After a nationwide search, Pacific hired Brent Eriksen, a seasoned cross county and track and field coach at every level of the sport, to take over the cross country and track and field teams and do what he does best: build, lead and win.
Eriksen has been coaching for 24 years and, in that time, has established himself as one of the most knowledgeable and well-rounded coaches in the sport.
He started out his career working with three Olympic track coaches when he received his Masters degree out of California Polytechnic State University.
“It was a great experience, being able to work with the best in the profession,” Eriksen said. “Each coach had their strengths and weaknesses and I tried to pull from each.”
In 2004, Eriksen coached the Olympic team for Estonia and traveled with them to compete in the Olympic games in Greece.
As his first experience traveling abroad he said being in Greece was amazing and really made him appreciate living in the United States.
Eriksen returned to the Pacific Northwest after moving to Kentucky to coach Division I at Morehead State.
When he took the position at Morehead State the team had few scholarships available, dwindling numbers and a less than impressive academic standing, and did not even have a track.
In a two year span, Eriksen helped the team go from being a bottom feeder to a top fifteen program and breaking fifteen school records and 52 personal bests along the way.
Arguably more impressive was the teams rise in GPA, with the men’s team going from a 2.42 to a 3.50 and the women compiling the fifth highest GPA in Division I.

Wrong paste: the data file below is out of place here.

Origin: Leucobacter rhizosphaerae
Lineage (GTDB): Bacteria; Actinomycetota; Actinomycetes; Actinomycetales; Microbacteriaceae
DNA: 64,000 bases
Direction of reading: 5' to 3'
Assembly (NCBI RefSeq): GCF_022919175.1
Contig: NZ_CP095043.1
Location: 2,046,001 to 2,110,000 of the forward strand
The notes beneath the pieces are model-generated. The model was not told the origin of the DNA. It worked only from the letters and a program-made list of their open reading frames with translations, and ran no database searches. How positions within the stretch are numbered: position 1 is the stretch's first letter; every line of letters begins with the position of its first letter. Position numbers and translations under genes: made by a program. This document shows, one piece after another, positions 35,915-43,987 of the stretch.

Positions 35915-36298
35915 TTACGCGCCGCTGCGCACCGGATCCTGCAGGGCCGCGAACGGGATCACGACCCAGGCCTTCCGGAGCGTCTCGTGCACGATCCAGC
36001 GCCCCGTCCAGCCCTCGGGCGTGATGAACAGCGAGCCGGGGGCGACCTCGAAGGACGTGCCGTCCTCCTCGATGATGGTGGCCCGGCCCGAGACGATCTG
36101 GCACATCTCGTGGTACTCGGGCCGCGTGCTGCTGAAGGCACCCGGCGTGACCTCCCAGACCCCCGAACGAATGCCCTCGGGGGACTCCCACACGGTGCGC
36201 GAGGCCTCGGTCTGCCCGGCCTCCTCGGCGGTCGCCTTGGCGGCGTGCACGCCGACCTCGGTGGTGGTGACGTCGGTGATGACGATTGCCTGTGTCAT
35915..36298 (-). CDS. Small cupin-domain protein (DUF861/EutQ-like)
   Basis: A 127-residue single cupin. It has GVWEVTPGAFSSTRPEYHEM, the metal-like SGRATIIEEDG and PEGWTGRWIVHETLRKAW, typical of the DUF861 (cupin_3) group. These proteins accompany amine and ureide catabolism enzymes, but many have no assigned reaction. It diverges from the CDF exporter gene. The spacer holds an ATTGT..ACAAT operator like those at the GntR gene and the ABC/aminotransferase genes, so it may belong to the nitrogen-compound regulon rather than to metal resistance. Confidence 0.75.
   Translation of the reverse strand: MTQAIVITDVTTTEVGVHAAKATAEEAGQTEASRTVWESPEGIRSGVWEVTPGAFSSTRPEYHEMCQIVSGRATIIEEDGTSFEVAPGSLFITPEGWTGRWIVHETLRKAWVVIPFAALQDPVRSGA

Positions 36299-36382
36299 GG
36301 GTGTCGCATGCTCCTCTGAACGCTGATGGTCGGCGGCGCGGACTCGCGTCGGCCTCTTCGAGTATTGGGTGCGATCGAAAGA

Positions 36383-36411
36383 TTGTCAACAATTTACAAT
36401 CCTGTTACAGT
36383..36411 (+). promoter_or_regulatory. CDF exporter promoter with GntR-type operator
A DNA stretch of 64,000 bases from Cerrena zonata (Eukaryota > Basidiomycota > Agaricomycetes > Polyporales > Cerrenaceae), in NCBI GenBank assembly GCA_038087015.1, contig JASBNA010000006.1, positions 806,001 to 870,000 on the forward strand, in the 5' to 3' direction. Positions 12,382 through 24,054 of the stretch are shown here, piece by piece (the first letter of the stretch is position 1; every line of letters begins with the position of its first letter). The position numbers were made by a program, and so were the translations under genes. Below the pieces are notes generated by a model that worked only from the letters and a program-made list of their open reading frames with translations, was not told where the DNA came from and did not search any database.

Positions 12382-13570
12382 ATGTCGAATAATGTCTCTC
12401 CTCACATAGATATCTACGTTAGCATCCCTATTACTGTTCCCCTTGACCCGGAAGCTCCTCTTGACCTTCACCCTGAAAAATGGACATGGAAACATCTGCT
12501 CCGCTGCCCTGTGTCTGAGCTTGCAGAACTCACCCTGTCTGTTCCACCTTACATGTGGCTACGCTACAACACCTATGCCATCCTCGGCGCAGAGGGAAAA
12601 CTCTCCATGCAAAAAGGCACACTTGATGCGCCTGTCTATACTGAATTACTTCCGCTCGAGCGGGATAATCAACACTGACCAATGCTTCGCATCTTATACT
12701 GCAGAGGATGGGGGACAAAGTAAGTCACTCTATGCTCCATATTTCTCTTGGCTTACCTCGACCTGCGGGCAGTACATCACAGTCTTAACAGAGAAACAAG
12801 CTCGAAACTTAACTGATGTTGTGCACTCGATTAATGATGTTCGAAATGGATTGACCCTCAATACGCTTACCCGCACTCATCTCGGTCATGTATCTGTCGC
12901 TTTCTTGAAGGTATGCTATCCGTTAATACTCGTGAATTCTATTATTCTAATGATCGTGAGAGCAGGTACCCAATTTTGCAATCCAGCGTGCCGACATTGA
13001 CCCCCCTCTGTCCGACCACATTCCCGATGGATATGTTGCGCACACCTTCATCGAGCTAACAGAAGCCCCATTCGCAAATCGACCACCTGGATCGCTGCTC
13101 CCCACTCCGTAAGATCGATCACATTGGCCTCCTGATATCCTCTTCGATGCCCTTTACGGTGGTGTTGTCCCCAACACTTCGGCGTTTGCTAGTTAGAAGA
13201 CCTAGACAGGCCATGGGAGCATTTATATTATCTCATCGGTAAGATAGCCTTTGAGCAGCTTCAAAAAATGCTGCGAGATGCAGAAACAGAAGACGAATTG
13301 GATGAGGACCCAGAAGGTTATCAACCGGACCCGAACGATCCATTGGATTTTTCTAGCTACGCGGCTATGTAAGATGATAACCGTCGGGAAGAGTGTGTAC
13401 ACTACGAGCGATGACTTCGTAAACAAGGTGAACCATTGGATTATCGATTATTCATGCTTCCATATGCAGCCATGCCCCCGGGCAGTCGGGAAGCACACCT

While he was very proud of his time with the team, Eriksen stressed that their success was their own and it was a team accomplishment.
“I love building programs and turning programs around,” he said. “It’s something I’m very passionate about and I’m very excited to build Pacifics.”
Eriksen has coached 36 All-Americans, is a four-time Cascade Conference Coach of the Year, three-time Lone Star Conference Coach of the year, NCAA Division III Coach of the Year in 2007and the Wisconsin Intercollegiate Athletic Conference Outdoor Coach of the Year.
“I’ve inherited some really difficult programs and building a new program isn’t a new thing for me,” he said.
Eriksen credits a large contributor of his success to his focus and devotion to the team mentality.
He smiled as he described a dynamic where the team runs for each other, cheers for each other and wins for each other.
“It all just feeds off of each other and it becomes so much more fun,” he said.